What happened

Shares of homebuilders D.R. Horton (DHI -2.08%)PulteGroup (PHM -2.12%), and Meritage Homes (MTH -1.47%) rose by double-digit percentages in January. The residential-housing companies rode a trend of improving housing-sector data throughout the month, and wrapped up by reporting positive earnings numbers. When all was said and done, shares of Horton were up 12.2%, with Pulte up 15.1% and Meritage soaring 16.1% for the month.

All three, though, showed above-average performance for the sector. The S&P 1500 Homebuilding Sub-Industry Index was up 11.6% for the month, and some homebuilders, including Beazer Homes USA, actually lost ground in January. 

A wood frame home under construction

Top homebuilders handily outperformed the stock market in January. Image source: Getty Images.

So what

A rising tide lifts all boats, and the rising tide in the housing sector lifted most homebuilders, too. Housing data released during the month was encouraging, and the stock market rewarded most homebuilders with steadily increasing share prices.

Perhaps the biggest housing news was a surge in housing starts in December. According to the U.S. Department of Housing and Urban Development (HUD) and the U.S. Department of Commerce, housing starts hit their highest level in 13 years in December after jumping 16.9% over the prior month to 1.608 million. Adding to the enthusiasm, November's data was revised upward by 10,000 units to 1.375 million. Better still, December's starts were up 40.8% over the prior year, thanks in part to unusually warm weather.

Mortgage rates also fell throughout the month. On December 26, the last reporting date of 2019, Freddie Mac reported that the standard 30-year fixed-mortgage rate was 3.74%. By January 9, it had fallen to 3.64%, and on January 30, it was just 3.51%. Lower mortgage rates often correlate with increased interest in home purchasing, so this cheered the market, as well.

What else

The month was capped off with a slew of Q4 2019 earnings from homebuilders, but luckily, D.R. Horton was the first major homebuilder to report, on January 27. I say "luckily" because Horton -- the second-largest homebuilder in the U.S. by units sold -- posted an impressive year-over-year performance and an improved 2020 outlook, which encouraged the market to bid up shares across the sector for the biggest overall one-day gains of the month.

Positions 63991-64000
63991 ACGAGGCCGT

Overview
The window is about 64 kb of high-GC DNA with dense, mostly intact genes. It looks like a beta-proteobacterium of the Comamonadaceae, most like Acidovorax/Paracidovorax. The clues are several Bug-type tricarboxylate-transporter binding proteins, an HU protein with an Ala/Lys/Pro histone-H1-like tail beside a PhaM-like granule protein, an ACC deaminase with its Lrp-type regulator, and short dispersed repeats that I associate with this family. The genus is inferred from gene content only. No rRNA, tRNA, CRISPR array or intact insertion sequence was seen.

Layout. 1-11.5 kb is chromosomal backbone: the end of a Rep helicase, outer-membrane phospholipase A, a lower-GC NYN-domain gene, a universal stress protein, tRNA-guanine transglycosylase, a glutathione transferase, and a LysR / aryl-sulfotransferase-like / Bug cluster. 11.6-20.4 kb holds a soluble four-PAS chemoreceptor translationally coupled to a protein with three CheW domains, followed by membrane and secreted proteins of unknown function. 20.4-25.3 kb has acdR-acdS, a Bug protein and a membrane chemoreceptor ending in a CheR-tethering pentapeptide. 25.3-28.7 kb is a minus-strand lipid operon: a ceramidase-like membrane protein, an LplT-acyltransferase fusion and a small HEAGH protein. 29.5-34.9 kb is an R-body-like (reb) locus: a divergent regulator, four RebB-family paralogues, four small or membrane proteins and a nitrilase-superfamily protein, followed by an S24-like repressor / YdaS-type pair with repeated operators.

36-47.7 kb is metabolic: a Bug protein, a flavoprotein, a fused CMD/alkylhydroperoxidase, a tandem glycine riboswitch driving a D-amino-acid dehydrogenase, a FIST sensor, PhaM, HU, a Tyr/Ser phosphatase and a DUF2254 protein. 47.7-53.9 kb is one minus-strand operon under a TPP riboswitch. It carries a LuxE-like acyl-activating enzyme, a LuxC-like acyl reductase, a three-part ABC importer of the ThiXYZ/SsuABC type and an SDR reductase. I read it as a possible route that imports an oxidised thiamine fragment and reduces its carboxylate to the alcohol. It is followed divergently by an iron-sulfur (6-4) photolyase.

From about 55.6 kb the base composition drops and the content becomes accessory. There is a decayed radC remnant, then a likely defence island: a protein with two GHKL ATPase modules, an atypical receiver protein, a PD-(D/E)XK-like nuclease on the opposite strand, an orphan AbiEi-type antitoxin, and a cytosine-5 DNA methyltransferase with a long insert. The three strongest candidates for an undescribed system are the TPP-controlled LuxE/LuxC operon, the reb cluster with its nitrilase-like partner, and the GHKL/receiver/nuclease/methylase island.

Horton, which also owns the Express Homes, Emerald Homes, and Freedom Homes brands reported a 14.3% jump in revenue over the prior-year quarter, which it was able to translate into a 53% year-over-year (YOY) gain in earnings per diluted share. This was due in part to Horton's geographic mix of homes, with more than 60% of the company's home inventory in the fast-growing South. According to the U.S. Department of Housing and Urban Development (HUD) data, home sales in the South are growing much faster than any other region of the country.

Meritage Homes is even more southern-focused than Horton. Of its nine state markets, six -- Florida, Georgia, North and South Carolina, Tennessee, and Texas -- are located in the fast-growing South, with the other three -- Arizona, California, and Colorado -- in the West, where growth may be slower but prices tend to be higher. Like Horton, Meritage saw double-digit YOY revenue growth, at 11%, and much higher YOY growth (39%) in earnings per diluted share. 

PulteGroup also has a substantial presence in the South, but when it reported earnings on January 28, it hadn't done anywhere near as well as Horton. Revenue and net income were both flat on a YOY basis, and adjusted earnings per share (EPS) only grew by 2.7% over Q4 2018. However, the market shrugged off this comparative weakness, in part due to the company's 33.4% growth in new orders and in part due to an intriguing new acquisition by the company.

Pulte announced it had purchased Jacksonville-based ICG, an offsite builder that primarily does pre-assembly of wooden wall frames and roof trusses, which are then transported to construction sites ready to be installed as part of the frame. This saves valuable onsite time and often reduces overall costs, especially labor costs.

Pulte, which is aggressively expanding its offerings in the entry-level home market, is excited by the prospect of potentially adding additional offsite construction methods to improve margins. For example, ICG currently offers pre-assembled floor systems, and Pulte is exploring the possibility of developing offsite-built walls with preinstalled windows, electrical, and plumbing. 

Now what

Since the end of the month, the shares of each of these three companies -- and of residential homebuilding stocks, in general -- have continued to advance, as more companies report the same basic pattern of Q4 earnings: higher revenue coupled with much higher earnings and an improved outlook for 2020. That should translate into continued outperformance for D.R. Horton, PulteGroup, and Meritage Homes -- assuming nothing happens to disrupt current economic trends.

Investors should remember, though, that the housing market is cyclical and is currently more than eight years into an uptrend. If economic or housing data suddenly turns south, it's likely these stocks will take an immediate hit. And if we enter a full-blown recession, share prices are all but guaranteed to tumble.

However, if you're bullish that the sunny U.S. housing market and booming economy have several more years of growth ahead, these three companies look like good values right now. Even with their recent growth, all three are trading near the lower ends of their historic valuation ranges, with price-to-earnings ratios of between 11.3 (Meritage) and 13.1 (Horton).

If you're less convinced that the trend will last, you may want to keep an eye on these stocks to see if a better buying opportunity presents itself.